Navigating your career can be overwhelming, but having a mentor who can help guide you through it can be powerful. Even if you currently don’t have someone you can call a mentor, it’s never too late to find one.
While I was studying at a coffee shop, I happened to meet a dentist. After chatting for a bit about his experiences in private practice and public health, I asked him if he had any advice for a current dental student. Without hesitation, he said, “It’s important to have a mentor who is willing to teach and guide you.”
Out of the many relationships that are created and maintained in the dental world, I believe that mentorship is one of the most vital and rewarding relationships. A mentor can teach and provide insight to the mentee that isn’t found in the classroom or a group setting. Having someone who is already doing what you’re working toward is beneficial throughout your journey. This one-on-one relationship allows the mentor to provide personalized advice for their specific questions or worries.
Research was foreign to me during my undergraduate studies. Yet in dental school, where it parallels future procedures, research became more interesting to me. Appreciating the importance of a project for the sake of its impact on practice in the “real world” lit a fire within me to be continuously involved in research. This excitement led to my participation in five projects to date. If you are passionate about something, success will follow. But how do you juggle five projects?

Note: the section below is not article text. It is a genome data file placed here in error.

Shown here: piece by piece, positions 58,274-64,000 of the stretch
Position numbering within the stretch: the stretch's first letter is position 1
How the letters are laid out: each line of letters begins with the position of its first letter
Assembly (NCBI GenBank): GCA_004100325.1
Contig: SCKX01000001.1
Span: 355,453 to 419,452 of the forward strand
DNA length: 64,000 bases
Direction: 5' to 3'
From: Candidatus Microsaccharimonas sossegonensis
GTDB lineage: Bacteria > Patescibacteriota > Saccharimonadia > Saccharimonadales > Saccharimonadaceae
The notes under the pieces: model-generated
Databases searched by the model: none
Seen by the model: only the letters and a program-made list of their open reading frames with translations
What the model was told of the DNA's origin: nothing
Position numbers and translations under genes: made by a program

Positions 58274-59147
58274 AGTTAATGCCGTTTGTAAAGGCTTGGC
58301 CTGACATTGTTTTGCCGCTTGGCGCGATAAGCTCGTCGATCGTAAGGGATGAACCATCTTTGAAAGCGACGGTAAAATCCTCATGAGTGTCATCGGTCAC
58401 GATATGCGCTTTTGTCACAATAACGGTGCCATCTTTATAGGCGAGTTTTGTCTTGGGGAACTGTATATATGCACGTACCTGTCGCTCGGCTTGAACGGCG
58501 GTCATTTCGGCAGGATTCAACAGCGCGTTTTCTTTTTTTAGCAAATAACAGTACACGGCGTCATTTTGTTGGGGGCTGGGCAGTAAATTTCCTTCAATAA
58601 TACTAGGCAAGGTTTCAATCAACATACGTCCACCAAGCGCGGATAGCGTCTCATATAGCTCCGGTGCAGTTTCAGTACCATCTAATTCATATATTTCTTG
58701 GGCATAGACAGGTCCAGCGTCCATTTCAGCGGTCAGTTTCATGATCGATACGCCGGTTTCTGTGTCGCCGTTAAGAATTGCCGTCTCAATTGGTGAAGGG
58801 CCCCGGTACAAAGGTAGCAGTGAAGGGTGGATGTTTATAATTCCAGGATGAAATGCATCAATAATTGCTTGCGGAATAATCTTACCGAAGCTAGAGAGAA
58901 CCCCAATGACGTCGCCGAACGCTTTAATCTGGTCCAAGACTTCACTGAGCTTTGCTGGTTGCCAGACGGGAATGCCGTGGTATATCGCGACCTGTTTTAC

Throughout my four years as a predental student I have volunteered and worked in numerous settings and gathered information from dental professionals, dental students and my fellow predental officers. I have also mentored my predental classmates about how adding business skills can open doors. Here are some business tips I have found helpful as a predental student…